The Beauty of a Horrible Book

Welcome back, loyal readers, and today I’m going to compare books and movies as art forms, and how the media of the presentation affects horror in particular. Adaptations of books exist across every genre, and you’ll frequently hear people opine that books are superior to their big-screen productions. I’m firmly in that camp. The obvious reason is that so much is left out and glossed over. I’m told that the screenwriters’ rule of thumb is that a page of script equals a minute on the screen. Of course, scripts are double-spaced in all caps. The 1984 Granada TV series of Sherlock Holmes adventures starring Jeremy Brett in the title role were almost word-for-word adaptations of the stories. They ran about an hour on the screen while most of the original stories filled 12-15 book pages (I’m using the 1930 reprint of The Complete Sherlock Holmes to count pages). By this reckoning, a book page gives four to five minutes on the screen. So, imagine what would have happened if Lord of the Rings had used the books as scripts. We’d still be watching the first showing!

But I don’t think that is the main problem with horror movies. Relatively few of those are adapted from books anyway — I know, a fair number are — but the majority are original works… Or remakes and sequels; God forbid anyone take a chance on an original concept in this day and age. But what ruins horror movies as an art form is, in my opinion, the very “magic” that Hollywood can bring to the screen. See, you know what you’re afraid of, and you conjure it best when you’re alone in the dark with the wind rattling the windows. Hollywood magic tells you when to be afraid and what to be afraid of in agonizing detail, and the more “magic” Hollywood achieves, the more it has harmed the horror movie.

1978’s Halloween provides a perfect illustration of this. There is a nighttime scene in which the protagonist, Dr. Loomis (Donald Pleasance), watches Michael Myers’ home awaiting his return while Sheriff Brackett (Charles Cyphers) goes off to patrol the area. The sheriff returns, coming up behind the doctor, and lays a hand on his shoulder. This gives the doctor and the audience a little start, but it’s of the “no harm done” variety, and the movie continues with no break in tension.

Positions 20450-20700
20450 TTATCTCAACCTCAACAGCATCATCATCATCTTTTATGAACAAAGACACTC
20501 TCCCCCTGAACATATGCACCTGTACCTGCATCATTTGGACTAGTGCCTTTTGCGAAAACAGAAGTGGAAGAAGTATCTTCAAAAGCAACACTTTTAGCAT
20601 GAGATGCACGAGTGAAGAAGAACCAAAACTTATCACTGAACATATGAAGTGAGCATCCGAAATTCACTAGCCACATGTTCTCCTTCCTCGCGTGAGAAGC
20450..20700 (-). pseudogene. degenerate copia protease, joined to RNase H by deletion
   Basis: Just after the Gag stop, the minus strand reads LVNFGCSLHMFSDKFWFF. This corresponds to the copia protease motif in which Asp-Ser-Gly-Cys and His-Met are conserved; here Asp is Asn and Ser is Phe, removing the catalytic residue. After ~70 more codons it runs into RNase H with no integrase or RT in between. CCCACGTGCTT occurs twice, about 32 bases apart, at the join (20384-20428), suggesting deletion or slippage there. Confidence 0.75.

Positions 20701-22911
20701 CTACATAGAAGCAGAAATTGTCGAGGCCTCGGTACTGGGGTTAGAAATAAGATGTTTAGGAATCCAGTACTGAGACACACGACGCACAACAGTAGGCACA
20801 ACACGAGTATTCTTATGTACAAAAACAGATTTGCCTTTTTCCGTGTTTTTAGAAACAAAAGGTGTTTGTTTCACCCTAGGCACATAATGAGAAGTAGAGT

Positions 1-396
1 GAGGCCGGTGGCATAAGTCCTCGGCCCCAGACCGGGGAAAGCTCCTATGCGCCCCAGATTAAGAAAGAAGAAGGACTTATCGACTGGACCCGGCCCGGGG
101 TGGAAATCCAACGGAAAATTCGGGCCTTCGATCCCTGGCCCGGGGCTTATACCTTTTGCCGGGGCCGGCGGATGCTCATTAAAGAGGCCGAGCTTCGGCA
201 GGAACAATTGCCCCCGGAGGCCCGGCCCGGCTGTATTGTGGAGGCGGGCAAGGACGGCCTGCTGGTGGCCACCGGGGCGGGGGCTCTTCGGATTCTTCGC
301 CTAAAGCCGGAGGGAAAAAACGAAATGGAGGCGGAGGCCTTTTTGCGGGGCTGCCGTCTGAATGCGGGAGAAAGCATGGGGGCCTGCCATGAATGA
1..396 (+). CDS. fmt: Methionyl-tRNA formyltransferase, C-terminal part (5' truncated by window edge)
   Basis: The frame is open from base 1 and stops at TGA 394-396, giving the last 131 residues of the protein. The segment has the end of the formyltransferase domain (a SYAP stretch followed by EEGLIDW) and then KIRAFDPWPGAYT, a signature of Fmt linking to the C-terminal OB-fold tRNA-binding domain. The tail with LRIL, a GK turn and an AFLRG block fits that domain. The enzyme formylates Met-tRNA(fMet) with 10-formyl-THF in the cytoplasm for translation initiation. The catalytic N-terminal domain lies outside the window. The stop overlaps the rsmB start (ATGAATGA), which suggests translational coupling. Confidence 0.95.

If this movie were to be remade today, there would be a jarring, discordant sound as the hand landed on the doctor’s shoulder, and the audience would jump in their seats, then laugh when they realized that the sheriff was no threat to him. It would also be a subtle suggestion that the sheriff might be the guy to watch out for, but more importantly, the tension is completely broken by that nervous laugh and must be re-earned from scratch from a now amused audience. By the time the final confrontation comes to pass, the audience is emotionally drained from all these false scares, and probably more irritated than terrified. Modern horror movies use this technique to exhaustion, I presume because it’s cheap and easy, and as it requires little skill, a director of lesser talent can apply it as easily as a master.

The way films are marketed doesn’t help, either. The Babadook, Oculus, and even The Village were marketed as monster movies. Millions of people logged in to watch these trailers, and when they went to the theaters, most of them most likely left disappointed.

Now, I won’t say that horror aficionados are never disappointed by books, but a book doesn’t replace your imagination with CGI and musical exclamation points. You decide for yourself where and what the scares are, and what the monster looks like, if indeed there is one. Some of the scariest monsters are, after all, the ones you never see, and the scariest of all are the ones who look like your friends. Your neighbors. Your family.

We live in a time when more and more people have the attention span of a gerbil, and the 80,000-word novel is falling out of favor, replaced by the 140-character Tweet. But if you’re a horror fan, you need to read. The genre demands it. By all means, go to horror movies and enjoy the director’s vision, but don’t neglect books and stories. After all, no one can scare you better than you…

~ Jack

3 responses to “The Beauty of a Horrible Book”

  1. Jack, You made an interesting point about misleading marketing made by some movie companies. Unfortunately, some book marketers are equally guilty. There is nothing I dislike more than buying a book based on the cover and description inside the jacket. Then take it home to find out it was a total misrepresentation. Tom.

    Liked by 2 people

    • Tricky area here. I’m using movies to make a point about books, so some of it is bound to come off as apples and oranges. But I think, overall, book marketing is generally more honest than movie marketing. How many times have you gone to a great looking movie only to find that all the good scenes were in the trailer? Harder to do with books, although short stories may be subject to that sort of nonsense.

      Liked by 1 person

      • True, sir. Definitely more predominant in Movie marketing. I was once involved in a thread that lasted for weeks. The issue… was concerning the use of misleading book covers to help sales. I was surprised to see a fifty-fifty split by authors who insisted it was ‘moral’ to use artwork on their covers that portrayed events that never occurred in their creations. Sad. Tom.

        Liked by 2 people

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